In September of 2022, Alan Yarborough met with the Province V Dismantling Racism Network to discuss the role of civil discourse in the work of dismantling racism. What we provide here is a video of that conversation and the slides Alan presented to us.
This resource was originally developed as a text-based Lenten study guide in 2017, launched in Lent of 2018, and then developed over time into a multimedia resource.
The Main Event
Here is the text of the original press release:
Civil Discourse Curriculum:
A program for reflection, consideration, discussion
[January 18, 2018] The Episcopal Church Office of Government Relations has developed a five-week Civil Discourse Curriculum, focusing on civil discourse and designed for reflection, consideration and discussion.
“The Civil Discourse Curriculum was created as a resource to help folks understand and practice civil discourse, particularly as it relates to discussion about politics, policy and legislation, and why it is so important to living out our Gospel call and solving the problems facing our communities, country and the world,” explained Alan Yarborough, Office of Government Relations Communications Coordinator and Office Manager.
Civil discourse is defined as an engagement in conversation intended to enhance understanding, and has important applications for public policy and civic engagement.
“We created the curriculum to be a five-week program so people can use it during Lent, but you can engage in it at any point throughout the year,” noted the Rev. Shannon Kelly, Officer for Young Adult and Campus Ministries. “Lent is a particularly good time to pause, read, reflect and learn about the nature of civil discourse, how we can practice it, and why.”
Civil Discourse Curriculum
The Civil Discourse Curriculum, available at no cost here, is a five-week curriculum to guide discussions about politics, policy, and legislation, while strengthening our relationships with one another.
The Curriculum, written by the Episcopal Church Office of Government Relations and the Formation Department, encompasses five primary themes:
• Civil Discourse in Context: An Introduction
• Tenets for Civil Discourse
• Values-based Conversations
• Complexities of Policy
• Sacred Space for Debate
Each theme incudes specific instructions for group or forum leaders, and interactive components include opening and closing prayers, discussion questions, and various activities aimed at utilizing group settings for entering into deeper reflection on the topics. Each week’s session also includes participant handouts and a facilitator guide. All material is available in a single document or in separate documents for facilitators and participants by week.
A supplemental document, Voices From The Church, features leaders from around the Episcopal Church reflecting on the intersections of faith, politics, advocacy and civil discourse. These short pieces are intended to serve as guiding words, inspiration and examples of the diversity of views held within our church, yet also stand as a testament to what is shared in common through faith and values.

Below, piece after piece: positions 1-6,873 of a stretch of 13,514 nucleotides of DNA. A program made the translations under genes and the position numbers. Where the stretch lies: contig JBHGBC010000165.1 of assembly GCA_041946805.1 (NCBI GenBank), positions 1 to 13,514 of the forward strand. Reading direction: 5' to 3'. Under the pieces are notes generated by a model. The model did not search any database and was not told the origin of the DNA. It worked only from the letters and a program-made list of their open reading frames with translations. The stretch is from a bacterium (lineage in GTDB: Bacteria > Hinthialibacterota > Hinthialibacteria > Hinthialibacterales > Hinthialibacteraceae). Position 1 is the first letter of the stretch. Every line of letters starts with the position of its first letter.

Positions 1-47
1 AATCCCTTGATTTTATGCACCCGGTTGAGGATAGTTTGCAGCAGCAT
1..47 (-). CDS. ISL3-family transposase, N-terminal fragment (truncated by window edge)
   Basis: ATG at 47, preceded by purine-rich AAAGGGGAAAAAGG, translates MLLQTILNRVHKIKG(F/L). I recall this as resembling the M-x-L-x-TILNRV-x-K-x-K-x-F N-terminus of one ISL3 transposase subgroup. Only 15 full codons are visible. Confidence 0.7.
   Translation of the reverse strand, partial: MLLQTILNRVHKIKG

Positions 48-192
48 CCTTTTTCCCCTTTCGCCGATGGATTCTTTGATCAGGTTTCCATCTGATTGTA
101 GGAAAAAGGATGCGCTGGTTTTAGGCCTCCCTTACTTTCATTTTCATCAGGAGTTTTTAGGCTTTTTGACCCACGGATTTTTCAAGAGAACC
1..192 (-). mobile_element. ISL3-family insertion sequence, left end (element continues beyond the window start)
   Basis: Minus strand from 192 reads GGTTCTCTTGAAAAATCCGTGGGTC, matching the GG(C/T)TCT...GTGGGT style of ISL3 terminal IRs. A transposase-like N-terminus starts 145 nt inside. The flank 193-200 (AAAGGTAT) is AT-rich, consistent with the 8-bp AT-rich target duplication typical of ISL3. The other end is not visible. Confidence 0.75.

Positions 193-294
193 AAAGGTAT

The Curriculum is designed for church groups, adult forums, campus ministries and youth groups (not recommended for younger than 14 years old).
The Episcopal Church Office of Government Relations represents the priorities of the Episcopal Church to the policy community in Washington, D.C. Through engaging Congress, the Administration, and U.S. government departments and agencies, the Office of Government Relations aims to shape and influence policy on critical issues, highlighting the voices and experiences of Episcopalians and Anglicans globally. Drawing on the priorities of General Convention and Church leadership, they structure their work around the three pillars of the Jesus Movement: Care of Creation, Reconciliation, and Evangelism. They seek to connect Episcopalians to their faith by educating, equipping and engaging them to do the work of advocacy through the Episcopal Public Policy Network (EPPN).
Here is the invitation to our gathering:
Date of next meeting: Sept 1, 1 pm ET / 12 noon CT
Convener: Margaret D’Anieri, Ohio
September’s speaker is Alan Yarborough from the Office of Government Relations
He will offer an overview of “Make me an Instrument of Peace: A Guide to Civil Discourse” for those who haven’t seen it before, and then talk specifically about how we hold our own center with people who dismiss racism and white supremacy as liberal fantasies, when common ground is elusive because there’s not even a baseline of shared understanding. There will also be time for questions.
Feedback was positive! We were grateful to Alan for sharing this presentation with us.
Ideas for Adaptation
We might imagine our own conversation with Alan being used to promote use of the curriculum itself. The curriculum is designed for use by a number of different types of groups: for a parish discussion group, as training for antiracism trainers, with a youth group.
Office of Government Relations
Staff of the Presiding Bishop
Alan Yarborough is currently the Church Relations Officer with The Episcopal Church Office of Government Relations (OGR), leading outreach to the Church on advocacy and civic engagement, including Census and election engagement. He also helps manage the Episcopal Public Policy Network, the grassroots network of Episcopalians engaged in the ministry of policy advocacy, and the OGR’s primary tool to encourage people to speak out to government representatives and officials. He leads regular trainings on building an advocacy strategy and led the creation of the church’s five-part civil discourse curriculum to encourage Episcopalians’ ability to engage in constructive conversations on difficult political topics.